“I saw the first few episodes and there were already so many inconsistencies where all the writer would have had to have done was check back to the previous episode. I have no confidence in them knowing where they are going. I think they’re just thinking of weird things week by week.”

SOUTH PARK (Comedy Central)
“I’m very much enjoying the editions of ‘South Park’ that I’ve seen. I think that those guys have got real moral integrity, you know? They really have. They’re kind of fearless. I wouldn’t agree with everything that they say, but God bless them for saying it. I think [Trey] Parker and [Matt] Stone are real troopers. They’re really good.”

“I enjoy ‘The Family Guy’ and ‘American Dad’ stuff that I see. We only get them in dribs and drabs. You do tend to sigh a little bit when it gets to, ‘Boy, this is almost as bad as the time when Peter…’ blah, blah, blah fill in the clip. But at the same time, they do some bits that are kind of wonderful. I thought that the soft shoe shuffle of the Dumpster Babies [‘Airport ’07’ episode] was a memorable moment. On the other hand, I did watch the first five or ten minutes of that ‘Family Guy: Blue Harvest,’ and I thought it was rubbish. It was too cozy with George Lucas. It was an approved satire, and how toothless is that? But they’ve had their moments. They’ve done some good stuff. You can’t expect people to do brilliant stuff all the time. Although, actually, I still do.”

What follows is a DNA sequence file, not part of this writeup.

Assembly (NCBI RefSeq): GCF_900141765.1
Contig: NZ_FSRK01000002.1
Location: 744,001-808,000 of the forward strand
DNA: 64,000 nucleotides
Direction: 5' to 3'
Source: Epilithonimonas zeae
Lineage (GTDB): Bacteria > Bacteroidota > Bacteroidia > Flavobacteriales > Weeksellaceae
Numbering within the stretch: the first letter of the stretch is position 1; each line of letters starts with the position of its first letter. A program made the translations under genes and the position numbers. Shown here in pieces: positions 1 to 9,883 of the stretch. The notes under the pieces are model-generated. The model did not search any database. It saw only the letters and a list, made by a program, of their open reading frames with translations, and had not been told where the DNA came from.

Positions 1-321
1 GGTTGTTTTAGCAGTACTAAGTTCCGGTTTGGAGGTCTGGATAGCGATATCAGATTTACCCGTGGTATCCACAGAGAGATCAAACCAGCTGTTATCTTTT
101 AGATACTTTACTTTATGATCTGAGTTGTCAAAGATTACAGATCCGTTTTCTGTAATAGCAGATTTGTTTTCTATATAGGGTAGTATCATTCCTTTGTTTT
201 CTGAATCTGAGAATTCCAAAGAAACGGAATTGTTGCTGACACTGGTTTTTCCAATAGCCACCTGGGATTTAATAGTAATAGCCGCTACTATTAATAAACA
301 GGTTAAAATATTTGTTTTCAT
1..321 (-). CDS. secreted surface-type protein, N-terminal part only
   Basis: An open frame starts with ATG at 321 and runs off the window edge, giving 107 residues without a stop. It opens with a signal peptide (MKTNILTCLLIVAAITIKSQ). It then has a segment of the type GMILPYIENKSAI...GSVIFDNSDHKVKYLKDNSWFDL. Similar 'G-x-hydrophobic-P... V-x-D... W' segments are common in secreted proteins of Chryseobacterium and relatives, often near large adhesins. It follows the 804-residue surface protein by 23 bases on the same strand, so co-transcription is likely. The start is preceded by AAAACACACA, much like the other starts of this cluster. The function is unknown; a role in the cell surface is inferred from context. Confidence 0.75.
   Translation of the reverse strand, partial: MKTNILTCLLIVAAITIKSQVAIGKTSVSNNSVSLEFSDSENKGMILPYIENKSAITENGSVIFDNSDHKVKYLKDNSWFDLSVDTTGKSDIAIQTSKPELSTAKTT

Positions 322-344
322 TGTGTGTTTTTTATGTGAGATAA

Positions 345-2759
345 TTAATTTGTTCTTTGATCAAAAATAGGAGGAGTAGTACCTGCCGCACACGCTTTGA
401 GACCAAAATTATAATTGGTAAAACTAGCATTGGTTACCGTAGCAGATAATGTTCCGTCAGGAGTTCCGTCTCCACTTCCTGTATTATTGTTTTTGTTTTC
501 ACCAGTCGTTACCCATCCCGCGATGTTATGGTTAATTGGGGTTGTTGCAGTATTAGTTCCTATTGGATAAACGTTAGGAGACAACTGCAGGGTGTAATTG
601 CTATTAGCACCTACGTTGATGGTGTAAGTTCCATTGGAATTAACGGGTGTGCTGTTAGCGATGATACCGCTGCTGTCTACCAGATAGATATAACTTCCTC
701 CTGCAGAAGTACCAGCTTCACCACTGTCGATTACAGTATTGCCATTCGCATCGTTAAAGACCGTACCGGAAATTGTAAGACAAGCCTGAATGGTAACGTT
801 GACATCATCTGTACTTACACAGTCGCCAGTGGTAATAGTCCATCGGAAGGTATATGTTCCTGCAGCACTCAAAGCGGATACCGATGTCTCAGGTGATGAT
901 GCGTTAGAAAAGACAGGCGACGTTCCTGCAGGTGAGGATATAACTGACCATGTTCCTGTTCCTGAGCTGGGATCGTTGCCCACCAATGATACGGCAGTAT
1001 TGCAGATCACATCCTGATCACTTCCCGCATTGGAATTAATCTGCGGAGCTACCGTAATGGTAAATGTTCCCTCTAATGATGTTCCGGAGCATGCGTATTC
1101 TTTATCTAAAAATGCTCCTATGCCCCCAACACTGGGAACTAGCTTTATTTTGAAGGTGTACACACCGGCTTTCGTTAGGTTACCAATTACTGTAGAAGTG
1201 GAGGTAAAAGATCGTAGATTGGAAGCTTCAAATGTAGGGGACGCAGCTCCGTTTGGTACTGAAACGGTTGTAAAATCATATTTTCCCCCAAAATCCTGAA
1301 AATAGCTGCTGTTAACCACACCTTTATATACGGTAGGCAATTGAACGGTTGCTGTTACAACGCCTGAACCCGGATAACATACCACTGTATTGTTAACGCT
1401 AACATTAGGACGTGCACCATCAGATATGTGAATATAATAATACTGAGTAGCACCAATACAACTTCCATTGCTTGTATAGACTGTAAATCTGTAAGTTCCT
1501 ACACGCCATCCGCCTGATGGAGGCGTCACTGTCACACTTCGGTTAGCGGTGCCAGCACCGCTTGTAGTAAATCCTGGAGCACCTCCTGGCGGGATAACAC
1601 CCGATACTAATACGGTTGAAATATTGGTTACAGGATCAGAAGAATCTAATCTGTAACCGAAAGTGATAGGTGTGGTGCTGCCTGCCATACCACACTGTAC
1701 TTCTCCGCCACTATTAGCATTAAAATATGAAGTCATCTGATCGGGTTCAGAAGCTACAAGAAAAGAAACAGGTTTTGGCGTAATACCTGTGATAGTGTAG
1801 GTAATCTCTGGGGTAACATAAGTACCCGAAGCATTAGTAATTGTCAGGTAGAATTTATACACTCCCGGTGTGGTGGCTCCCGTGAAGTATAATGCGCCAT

“I saw the last episode of Season One where the flying superhero [Peter Petrelli] and his brother, the exploding superhero [Nathan Petrelli], have a little moment and a bit of a hug and then the flying guy takes the exploding guy up into the atmosphere above New York where he undergoes a nuclear explosion to the great relief of all the spectators. You know, again, it wouldn’t have taken much. All you’d have had to do, as I understand it, and I speak as somebody who doesn’t actually have an Internet connection and has very little idea what an Internet connection is, but I understand there is this thing called ‘Google’ and that apparently you just have to put a couple of words into it and magically it will provide all your reference for you. You don’t even have to get up out of your seat. If you’d have just put, ‘nuclear explosion,’ say, into Google then I’m sure that somewhere in that it would have explained that an air burst is much, much, much, much, much, much worse than a ground burst. I hope that if that unlikely situation should ever come about, I hope that the superpowered beings who will presumably be around to save us from it are perhaps a bit more intelligent, otherwise we’re doomed. So no, I’m not a big fan of ‘Heroes,’ got to say.”